Truth Overcomes Lies
Probation at Southwest lasts for one year. Every captain a probationary pilot flies with writes a critique of his or her flying ability, attitude, and professional appearance. By the time my probation ended, all my critiques were above average except for three who were condescending and hypercritical before we ever flew together. In spite of these outlier experiences, Southwest lived up to the reputation that had first attracted me. I flew with many great pilots. From them I learned much more than how to fly a 737. I learned what it means to be a good captain.
When my probationary time finally officially ended. I started to breathe easy again. I was confident in my ability to fly the 737 and was feeling good about my new job as a first officer. Having faced bullies and survived, I believed I could successfully overcome whatever challenges might lay ahead. Unfortunately I would soon have the opportunity to put that belief to the test.
When I was a junior pilot, my chief and assistant chief drilled me with questions about my safety record. It was rumored that they were trying to claim that I lied on my application and that I didn’t really have a clean safety record. They could have asked to see documents from the Navy that showed my perfect safety record, but they refused to look further. The chief pilot fired me and told me to surrender my ID badge immediately. My name was being dragged through the mud, and my stress and humiliation were profound.
Dean was away for new-hire training at Southwest, so I went to my parents’ home in New Mexico. My parents had been with me every step along the way of my career, and they were as crushed as I was. For weeks my head throbbed constantly, and my stomach ached. I would open my Bible and read, mostly from the Old Testament, just to remember that not every story is fair, but there is still goodness in life. This was an incredibly hard time, but it wasn’t without purpose. I was surrounded by the love of friends and family who reminded me daily of who I was apart from my career.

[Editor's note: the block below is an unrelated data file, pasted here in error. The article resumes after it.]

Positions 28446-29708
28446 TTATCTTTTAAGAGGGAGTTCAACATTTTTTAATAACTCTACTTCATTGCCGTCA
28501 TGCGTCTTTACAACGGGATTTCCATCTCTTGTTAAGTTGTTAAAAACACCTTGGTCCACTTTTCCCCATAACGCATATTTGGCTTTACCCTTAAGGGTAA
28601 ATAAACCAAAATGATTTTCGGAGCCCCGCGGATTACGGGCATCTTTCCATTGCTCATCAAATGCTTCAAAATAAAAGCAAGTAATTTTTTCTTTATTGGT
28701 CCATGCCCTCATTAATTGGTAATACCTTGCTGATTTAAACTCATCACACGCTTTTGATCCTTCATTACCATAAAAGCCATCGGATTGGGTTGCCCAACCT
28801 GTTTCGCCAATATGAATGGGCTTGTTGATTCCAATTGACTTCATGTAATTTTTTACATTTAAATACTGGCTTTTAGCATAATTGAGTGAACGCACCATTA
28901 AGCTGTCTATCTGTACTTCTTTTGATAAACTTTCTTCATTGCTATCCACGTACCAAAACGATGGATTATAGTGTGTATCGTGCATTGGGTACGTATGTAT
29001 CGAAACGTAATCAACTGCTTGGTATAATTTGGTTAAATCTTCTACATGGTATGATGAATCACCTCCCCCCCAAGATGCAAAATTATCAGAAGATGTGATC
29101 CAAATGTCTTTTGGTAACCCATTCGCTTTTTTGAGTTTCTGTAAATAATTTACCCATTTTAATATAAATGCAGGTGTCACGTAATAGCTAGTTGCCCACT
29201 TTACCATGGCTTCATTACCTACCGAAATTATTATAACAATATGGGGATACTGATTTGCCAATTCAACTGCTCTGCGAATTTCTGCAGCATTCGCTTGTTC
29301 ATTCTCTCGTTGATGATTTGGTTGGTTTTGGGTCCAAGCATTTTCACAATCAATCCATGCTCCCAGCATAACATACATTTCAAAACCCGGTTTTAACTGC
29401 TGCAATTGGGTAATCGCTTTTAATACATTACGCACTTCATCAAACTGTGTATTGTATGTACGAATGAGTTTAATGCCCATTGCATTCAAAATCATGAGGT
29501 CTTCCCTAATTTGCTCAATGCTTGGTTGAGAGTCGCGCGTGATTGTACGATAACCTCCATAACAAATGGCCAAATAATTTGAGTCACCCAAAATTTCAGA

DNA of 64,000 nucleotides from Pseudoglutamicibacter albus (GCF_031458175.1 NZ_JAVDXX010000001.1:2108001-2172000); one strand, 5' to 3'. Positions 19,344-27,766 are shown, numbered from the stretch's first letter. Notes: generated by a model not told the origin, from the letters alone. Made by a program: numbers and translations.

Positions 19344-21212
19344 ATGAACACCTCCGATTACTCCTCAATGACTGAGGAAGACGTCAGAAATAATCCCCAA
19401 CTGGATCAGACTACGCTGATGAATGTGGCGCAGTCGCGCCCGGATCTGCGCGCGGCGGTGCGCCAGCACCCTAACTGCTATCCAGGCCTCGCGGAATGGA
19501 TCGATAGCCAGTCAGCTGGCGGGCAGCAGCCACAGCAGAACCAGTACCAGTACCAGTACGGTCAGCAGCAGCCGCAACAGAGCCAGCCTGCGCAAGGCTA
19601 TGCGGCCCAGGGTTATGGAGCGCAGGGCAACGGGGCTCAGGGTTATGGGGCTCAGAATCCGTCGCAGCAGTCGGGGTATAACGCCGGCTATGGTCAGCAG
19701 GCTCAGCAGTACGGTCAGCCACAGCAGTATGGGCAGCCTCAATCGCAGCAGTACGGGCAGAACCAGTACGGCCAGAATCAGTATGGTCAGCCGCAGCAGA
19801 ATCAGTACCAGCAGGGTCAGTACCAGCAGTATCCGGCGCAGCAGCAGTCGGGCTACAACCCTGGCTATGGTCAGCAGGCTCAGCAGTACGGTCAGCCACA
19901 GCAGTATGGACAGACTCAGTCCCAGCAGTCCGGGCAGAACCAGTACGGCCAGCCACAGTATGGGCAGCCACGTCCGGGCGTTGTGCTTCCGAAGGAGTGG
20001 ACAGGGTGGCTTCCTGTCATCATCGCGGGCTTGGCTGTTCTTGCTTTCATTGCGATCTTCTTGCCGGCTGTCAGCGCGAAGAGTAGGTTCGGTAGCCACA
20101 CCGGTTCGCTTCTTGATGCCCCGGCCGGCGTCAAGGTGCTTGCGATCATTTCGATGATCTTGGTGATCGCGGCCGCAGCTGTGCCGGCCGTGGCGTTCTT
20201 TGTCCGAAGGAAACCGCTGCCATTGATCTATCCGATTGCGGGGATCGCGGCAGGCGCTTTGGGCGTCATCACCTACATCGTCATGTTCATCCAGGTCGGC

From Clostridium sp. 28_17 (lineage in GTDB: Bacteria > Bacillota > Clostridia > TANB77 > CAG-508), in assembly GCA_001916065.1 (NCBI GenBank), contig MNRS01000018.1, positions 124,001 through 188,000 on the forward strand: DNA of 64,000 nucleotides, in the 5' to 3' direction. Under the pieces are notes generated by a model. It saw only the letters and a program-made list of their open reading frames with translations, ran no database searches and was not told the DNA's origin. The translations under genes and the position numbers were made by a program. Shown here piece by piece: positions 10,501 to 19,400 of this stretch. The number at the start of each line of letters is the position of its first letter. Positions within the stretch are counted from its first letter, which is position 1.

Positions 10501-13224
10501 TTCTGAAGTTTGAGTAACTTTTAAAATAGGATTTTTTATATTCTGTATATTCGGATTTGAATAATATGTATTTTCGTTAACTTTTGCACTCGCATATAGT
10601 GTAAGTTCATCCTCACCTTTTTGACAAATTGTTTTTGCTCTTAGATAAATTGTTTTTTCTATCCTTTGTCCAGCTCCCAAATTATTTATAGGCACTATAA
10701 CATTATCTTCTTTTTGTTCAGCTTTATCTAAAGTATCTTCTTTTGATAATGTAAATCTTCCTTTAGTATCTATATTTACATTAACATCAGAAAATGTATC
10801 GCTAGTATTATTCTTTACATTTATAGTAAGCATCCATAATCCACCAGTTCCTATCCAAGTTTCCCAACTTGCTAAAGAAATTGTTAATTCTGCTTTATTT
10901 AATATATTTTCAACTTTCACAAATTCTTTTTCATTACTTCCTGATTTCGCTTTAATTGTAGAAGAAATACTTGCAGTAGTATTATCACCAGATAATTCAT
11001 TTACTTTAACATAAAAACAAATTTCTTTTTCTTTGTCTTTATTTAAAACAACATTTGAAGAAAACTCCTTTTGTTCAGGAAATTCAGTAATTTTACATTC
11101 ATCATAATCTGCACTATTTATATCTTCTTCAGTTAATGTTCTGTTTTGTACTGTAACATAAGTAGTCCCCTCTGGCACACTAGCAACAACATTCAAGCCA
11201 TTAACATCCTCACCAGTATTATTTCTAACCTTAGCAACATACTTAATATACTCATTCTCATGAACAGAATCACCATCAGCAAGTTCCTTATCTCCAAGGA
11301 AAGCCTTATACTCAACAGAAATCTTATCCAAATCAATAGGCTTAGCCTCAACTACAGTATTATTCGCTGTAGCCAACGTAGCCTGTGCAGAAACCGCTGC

One morning when I woke, God cleared my head. All right, I sensed Him say. No more tears. Time to fight. I couldn’t wallow in disappointment any longer. If I did, I’d be in danger of getting wrapped up in bitterness and resentment. I just had to decide that some of the tactical training I’d learned wasn’t only for the military world I’d left behind. It was time to meet with attorneys. I wanted my job back, and I wanted to be left alone to fly.
My case was brought to a hearing with four jurors, and I’m thankful for those who came to my defense. When it was over, they agreed I had not lied on my application. I was a safe pilot, had always been a safe pilot, and they immediately offered me my job back. I was exhausted. After all this turmoil, I’d won, but now I wasn’t sure I wanted to claim the victory. My personal and professional reputation had been publicly smeared. Yet this job would allow me to give back to my family. Flying for Southwest was a good job. I was already trained for it, and work was work, and life was life. It’s nice to be able to enjoy work, but that would never be the reason why I lived and breathed.
I called Southwest and took my job back. I took comfort in the fact that truth will outlive a lie, even if the process takes a long time. Five years later, at the age of thirty-nine, I upgraded to captain, a position I’ve held for almost two decades. And I love my company. Over the years Southwest took steps toward change, becoming one of the friendliest, most wonderful aviation companies in the world. Not because we as a company are perfect, but because we strive to be.
How do you define yourself apart from what you do?
Have you ever had your integrity questioned? What happened?
What can you do to depend on God and His Word when your circumstances are challenging or your future seems uncertain?